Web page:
Connected home devices posing more hacking risks for Indian firms

Nearly 86 per cent of Indian enterprises believe that the shift to remote working during the pandemic has resulted in an increased number of IoT (Internet of Things) security incidents via connected devices at home, according to a new report.

Smart home  connected devices such as light bulbs, wearable devices such as heart rate monitors, connected sports equipment, kitchen appliances such as coffee machines, game consoles and even pet technology are among the list of the strangest devices identified in the study.

About 84 per cent organisations in the country have seen an increase in the amount of non-business IoT devices connected to their business network over the past year, according to cyber-security firm Palo Alto Networks.

While 73 per cent respondents believe that IoT security regulations are not keeping pace with the amount of IoT connecting devices, thus putting them at risk, 97 per cent believed that their organisation’s approach to IoT needs improvement.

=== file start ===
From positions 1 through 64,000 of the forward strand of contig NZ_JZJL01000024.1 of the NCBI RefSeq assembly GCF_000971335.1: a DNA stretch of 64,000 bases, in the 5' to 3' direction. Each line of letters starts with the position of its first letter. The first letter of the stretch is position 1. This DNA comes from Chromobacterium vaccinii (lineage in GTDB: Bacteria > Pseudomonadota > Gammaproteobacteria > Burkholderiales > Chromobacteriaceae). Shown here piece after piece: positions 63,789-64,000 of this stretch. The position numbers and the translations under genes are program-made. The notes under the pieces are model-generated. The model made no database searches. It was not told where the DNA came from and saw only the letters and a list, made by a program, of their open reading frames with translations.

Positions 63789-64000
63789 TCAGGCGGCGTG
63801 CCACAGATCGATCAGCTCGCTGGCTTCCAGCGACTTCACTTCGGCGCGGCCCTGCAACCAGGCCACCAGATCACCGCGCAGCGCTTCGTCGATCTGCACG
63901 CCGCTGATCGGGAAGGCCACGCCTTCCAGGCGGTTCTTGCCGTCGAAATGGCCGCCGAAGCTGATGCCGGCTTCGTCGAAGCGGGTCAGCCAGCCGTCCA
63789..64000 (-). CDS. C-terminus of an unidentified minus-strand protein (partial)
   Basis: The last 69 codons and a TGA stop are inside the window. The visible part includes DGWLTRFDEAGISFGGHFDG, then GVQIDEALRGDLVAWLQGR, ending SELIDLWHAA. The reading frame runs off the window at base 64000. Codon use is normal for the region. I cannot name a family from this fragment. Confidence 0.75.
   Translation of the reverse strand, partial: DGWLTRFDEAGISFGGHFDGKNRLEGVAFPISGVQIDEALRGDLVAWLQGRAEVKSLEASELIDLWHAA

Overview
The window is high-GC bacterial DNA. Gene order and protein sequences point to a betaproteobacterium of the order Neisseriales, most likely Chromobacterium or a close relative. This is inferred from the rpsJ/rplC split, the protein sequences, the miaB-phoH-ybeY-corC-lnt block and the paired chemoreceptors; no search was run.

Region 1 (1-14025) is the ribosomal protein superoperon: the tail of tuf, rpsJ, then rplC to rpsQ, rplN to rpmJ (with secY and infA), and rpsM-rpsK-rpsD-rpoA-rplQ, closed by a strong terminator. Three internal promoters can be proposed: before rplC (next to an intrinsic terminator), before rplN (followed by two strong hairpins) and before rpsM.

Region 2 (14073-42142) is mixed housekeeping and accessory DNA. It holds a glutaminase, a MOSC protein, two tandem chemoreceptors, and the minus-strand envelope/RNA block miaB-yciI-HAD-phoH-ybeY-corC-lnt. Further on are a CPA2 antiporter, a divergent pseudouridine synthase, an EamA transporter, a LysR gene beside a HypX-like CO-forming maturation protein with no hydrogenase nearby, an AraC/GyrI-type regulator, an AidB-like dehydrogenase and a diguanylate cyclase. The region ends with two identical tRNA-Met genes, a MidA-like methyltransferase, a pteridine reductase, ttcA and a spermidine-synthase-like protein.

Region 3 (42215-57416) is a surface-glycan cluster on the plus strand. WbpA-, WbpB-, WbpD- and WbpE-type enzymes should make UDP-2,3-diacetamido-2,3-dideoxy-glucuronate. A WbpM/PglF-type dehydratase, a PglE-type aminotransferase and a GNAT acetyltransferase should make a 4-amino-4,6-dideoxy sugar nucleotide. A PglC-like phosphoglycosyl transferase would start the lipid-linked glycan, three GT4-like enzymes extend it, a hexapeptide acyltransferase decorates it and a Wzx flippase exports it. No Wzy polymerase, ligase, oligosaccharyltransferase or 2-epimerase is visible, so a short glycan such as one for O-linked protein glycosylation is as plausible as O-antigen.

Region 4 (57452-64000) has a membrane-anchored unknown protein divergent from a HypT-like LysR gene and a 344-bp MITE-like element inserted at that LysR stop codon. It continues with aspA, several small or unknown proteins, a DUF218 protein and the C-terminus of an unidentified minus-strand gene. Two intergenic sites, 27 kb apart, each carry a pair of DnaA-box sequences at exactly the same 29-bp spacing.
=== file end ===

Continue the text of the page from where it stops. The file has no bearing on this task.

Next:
Connected cameras, connected wearables and connected home devices are some of the non-business devices organisations have found attached to their networks, which could be posing risk to Indian enterprises.

“Remote workers need to be aware of devices at home that may connect to corporate networks via their home router. Enterprises need to better monitor threats and access to networks and create a level of segmentation to safeguard remote employees and the organisationa�s most valuable assets,” said Vicky Ray, principal researcher, Unit 42 at Palo Alto Networks.

Cyber criminals know that one small IoT sensor can provide entry into a corporate network to launch ransomware attacks and more.

According to the global survey of IT decision makers by Palo Alto Networks, 78 per cent of respondents from organisations that have IoT devices connected to their network reported an increase in non-business IoT devices on corporate networks in the last year.

“IoT adoption has become a critical business enabler. It presents new security challenges that can only be met if employees and employers share responsibility for protecting networks,” Ray added.